Operative vaginal delivery is when one of two medical devices -- forceps or a vacuum extractor -- is used to assist the mother during childbirth.What the Vacuum Does
A vacuum extractor -- also called a ventouse assisted delivery -- uses a small suction cup that is placed on the top of child's head in the birth canal. During the mother's contraction, the OB/GYN pulls or applies gentle traction to the baby's head while suction from the vacuum assists in pulling the baby's head out of the birth canal to expedite childbirth.The Vacuum is Sometimes Useful
There is a place for the vacuum in the obstetrician's toolkit. It has a 95% success rate when used properly. So the vacuum extractor is not a bad choice when used judiciously and in circumstances where the vacuum is called for because of specific delays in the delivery. Most cases that find their way to a medical malpractice lawyer's desk are because the vacuum was used when the indications are are that a vacuum extraction in that particular situation was unwise.
As a practical matter, a vacuum is a medical device to assist with delivery for OBs who are unskilled with forceps (this seems to be disproportionately younger OBs) which require much more skill. The vacuum also fits on top of the child's head which means less room is needed than forceps might require.How the Vacuum Goes Wrong
The vacuum is a bad idea if there has already been an attempt with forceps. The vacuum is also not a good instrument for rotation. While a high level of operator skill is required, forceps is an instrument that's used for rotation and traction and descent. The standard of care also prohibits the use of vacuum extraction when the infant is above +2 station. In layman's terms, this means head cannot be too high in the birth canal if you want to use a vacuum.
There are exceptions, of course, both real and imagined by defense lawyers. But in the vast majority of cases, the OB has to be prepared to drop the vacuum extraction and get the mother an emergency c-section.
One other big cause of medical malpractice cases the doctor just not paying attention to the delivery. The number one thing you have to do when you use a vacuum extractor is you have to know the presentation and position and station of the fetus. If you do get this wrong and the child is in the wrong station or position, using the vacuum can cause grave consequences.The Big Risk Factor with the Vacuum
The purpose of the vacuum is to get the baby out quickly to avoid oxygen deprivation. The biggest risk in using a vacuum in delivery is a hematoma which is a swelling of clotted blood in the issues. More specifically, the concern is a subgaleal hematoma which is a brain bleed under the baby's skull. The infant's brain is so vulnerable at this point of life that a small insult can have tragic consequences. Usually, if there is a subgaleal hematoma, the child will suffer some neurological injury,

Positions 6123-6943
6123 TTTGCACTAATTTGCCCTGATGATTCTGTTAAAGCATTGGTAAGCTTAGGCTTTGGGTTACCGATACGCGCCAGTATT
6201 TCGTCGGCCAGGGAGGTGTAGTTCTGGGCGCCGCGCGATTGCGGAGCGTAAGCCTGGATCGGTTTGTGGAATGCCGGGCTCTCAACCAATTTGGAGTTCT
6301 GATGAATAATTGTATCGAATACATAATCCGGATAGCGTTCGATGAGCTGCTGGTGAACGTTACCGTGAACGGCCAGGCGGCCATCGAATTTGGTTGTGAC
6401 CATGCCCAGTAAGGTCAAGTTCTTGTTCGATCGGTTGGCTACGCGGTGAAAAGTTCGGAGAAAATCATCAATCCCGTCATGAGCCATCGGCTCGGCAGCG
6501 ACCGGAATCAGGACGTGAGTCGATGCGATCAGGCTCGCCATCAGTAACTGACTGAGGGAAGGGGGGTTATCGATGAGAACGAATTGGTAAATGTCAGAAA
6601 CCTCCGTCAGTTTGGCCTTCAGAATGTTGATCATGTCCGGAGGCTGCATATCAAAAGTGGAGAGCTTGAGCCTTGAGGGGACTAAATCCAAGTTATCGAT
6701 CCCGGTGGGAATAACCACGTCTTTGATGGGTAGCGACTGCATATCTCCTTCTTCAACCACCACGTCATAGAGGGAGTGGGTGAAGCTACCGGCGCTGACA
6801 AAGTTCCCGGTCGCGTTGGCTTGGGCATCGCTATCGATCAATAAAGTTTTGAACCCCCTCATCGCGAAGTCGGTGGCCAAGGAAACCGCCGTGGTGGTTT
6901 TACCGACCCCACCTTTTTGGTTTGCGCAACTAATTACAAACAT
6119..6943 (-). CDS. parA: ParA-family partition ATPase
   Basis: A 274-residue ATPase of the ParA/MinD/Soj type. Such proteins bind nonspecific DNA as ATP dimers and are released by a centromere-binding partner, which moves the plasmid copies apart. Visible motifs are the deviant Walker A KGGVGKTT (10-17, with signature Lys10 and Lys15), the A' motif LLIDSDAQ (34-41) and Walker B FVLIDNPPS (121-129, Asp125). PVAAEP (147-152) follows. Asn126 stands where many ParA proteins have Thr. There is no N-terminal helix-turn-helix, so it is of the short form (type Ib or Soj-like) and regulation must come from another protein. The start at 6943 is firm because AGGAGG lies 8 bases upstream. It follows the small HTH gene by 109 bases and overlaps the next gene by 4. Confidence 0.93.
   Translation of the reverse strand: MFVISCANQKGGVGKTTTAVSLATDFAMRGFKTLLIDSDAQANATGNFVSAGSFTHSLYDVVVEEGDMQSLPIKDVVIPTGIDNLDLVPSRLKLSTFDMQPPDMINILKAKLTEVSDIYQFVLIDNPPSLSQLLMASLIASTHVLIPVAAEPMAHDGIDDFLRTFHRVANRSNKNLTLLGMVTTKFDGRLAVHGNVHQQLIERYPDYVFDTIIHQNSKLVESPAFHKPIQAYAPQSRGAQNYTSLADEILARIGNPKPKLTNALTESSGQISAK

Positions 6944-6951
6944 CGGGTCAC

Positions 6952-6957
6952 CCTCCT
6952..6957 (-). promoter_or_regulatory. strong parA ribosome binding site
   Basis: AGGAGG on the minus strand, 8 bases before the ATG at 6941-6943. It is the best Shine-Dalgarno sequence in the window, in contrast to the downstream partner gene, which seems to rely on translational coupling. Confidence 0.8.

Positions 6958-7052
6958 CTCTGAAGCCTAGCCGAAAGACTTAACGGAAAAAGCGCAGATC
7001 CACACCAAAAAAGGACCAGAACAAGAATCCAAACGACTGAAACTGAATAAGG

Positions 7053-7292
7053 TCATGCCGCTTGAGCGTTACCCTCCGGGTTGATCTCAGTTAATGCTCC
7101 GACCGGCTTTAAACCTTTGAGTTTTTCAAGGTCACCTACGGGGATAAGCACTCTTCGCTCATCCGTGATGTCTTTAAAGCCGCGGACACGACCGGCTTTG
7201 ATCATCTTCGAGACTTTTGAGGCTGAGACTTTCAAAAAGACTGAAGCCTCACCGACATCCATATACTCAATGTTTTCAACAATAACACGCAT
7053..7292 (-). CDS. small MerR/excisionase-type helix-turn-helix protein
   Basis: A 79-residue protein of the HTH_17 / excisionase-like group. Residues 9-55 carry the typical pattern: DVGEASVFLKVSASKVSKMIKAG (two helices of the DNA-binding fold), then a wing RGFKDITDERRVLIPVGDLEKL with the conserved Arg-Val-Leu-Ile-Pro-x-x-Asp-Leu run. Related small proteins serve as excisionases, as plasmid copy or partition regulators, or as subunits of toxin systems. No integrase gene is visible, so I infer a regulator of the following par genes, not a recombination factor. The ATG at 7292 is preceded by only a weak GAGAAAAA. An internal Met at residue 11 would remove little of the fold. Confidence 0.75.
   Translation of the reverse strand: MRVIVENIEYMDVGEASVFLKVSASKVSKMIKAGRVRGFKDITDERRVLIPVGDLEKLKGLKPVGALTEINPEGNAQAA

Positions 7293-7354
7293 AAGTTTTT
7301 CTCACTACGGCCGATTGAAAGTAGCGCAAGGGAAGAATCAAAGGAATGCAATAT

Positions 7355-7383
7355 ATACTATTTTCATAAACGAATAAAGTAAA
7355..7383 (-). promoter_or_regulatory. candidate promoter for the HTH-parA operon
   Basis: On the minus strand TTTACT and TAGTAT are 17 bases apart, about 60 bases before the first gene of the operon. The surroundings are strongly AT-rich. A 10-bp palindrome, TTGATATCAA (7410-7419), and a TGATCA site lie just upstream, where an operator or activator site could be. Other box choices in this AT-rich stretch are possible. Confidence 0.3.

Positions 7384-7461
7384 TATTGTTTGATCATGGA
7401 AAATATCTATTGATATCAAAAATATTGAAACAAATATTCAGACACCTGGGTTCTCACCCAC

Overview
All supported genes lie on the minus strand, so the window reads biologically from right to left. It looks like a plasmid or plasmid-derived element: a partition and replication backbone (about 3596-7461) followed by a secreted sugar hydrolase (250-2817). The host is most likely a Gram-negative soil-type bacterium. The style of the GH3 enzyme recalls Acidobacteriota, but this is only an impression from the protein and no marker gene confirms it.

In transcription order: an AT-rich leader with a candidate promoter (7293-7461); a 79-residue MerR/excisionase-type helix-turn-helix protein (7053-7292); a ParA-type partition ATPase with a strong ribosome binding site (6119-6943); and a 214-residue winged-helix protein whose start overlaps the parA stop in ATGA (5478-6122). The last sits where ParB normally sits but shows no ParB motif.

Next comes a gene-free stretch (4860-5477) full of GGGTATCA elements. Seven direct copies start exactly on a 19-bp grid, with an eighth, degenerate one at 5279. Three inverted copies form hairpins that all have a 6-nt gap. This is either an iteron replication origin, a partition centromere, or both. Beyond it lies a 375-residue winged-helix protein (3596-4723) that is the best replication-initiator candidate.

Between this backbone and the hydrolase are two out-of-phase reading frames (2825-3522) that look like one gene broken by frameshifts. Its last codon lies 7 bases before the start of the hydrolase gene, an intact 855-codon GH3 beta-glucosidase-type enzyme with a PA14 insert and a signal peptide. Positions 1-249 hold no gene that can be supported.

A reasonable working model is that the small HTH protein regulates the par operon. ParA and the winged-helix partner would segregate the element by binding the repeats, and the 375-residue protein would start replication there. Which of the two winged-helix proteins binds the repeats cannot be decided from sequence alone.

What happens with vacuum deliveries that lead to subgaleal hematomas is that the vacuum is either incorrectly placed, the OB twisted the head, or the doctor pulls too long or too hard. When the OB does this, they can cause a rupture in the child's head that leads to a brain bleed.Informed Consent
There is a dispute as to whether there is an informed consent requirement with a vacuum. Our view is that a patient needs to know all of the risks and costs involved when someone is using a medical instrument for childbirth. It would seem rather obvious to anyone who has read the about the risks that come with a vacuum that this is a material risk that should be discussed with the patient.
The end-run around this obligation is that the idea that a vacuum is only used in an emergency which can give healthcare providers an end run around the informed consent requirements in Maryland. But this is silly. But the mother is almost invariably lucid and can make quick decisions at the moment. The easiest thing to ask the mother is do you want to use a vacuum or forceps or do you want an emergency c-section? Often, the c-section is not only a choice the mother was never offered, but it was the best choice under all of the circumstances.Defense Arguments in These Cases
The biggest defense argument in these cases is their claim that there are no are no accepted standards for the appropriate use of vacuum extraction. The defense lawyers push an American Congress of Obstetricians and Gynecologists (ACOG) bulletin that purports to reflect a lack of consensus in the medical community over the acceptable duration that vacuum could be safely used. From this, they try to extrapolate that it is all just one wide open judgment call and we should defer to the doctors to do what they think is best and not second guess them. Most of these cases reach a settlement before trial before juries have a chance to reject this argument. Many argue that the ACOG guidelines are void of scientific merit and their real purpose is as a legal tool to defend obstetricians against medical malpractice lawsuits.
Defense lawyers also like to argue the same brain bleed outcome is possible with forceps and a c-section. While technically true, the argument rarely holds up in a specific case because the circumstances in which you can get a similar brain bleed from a c-section or with forceps are very limited.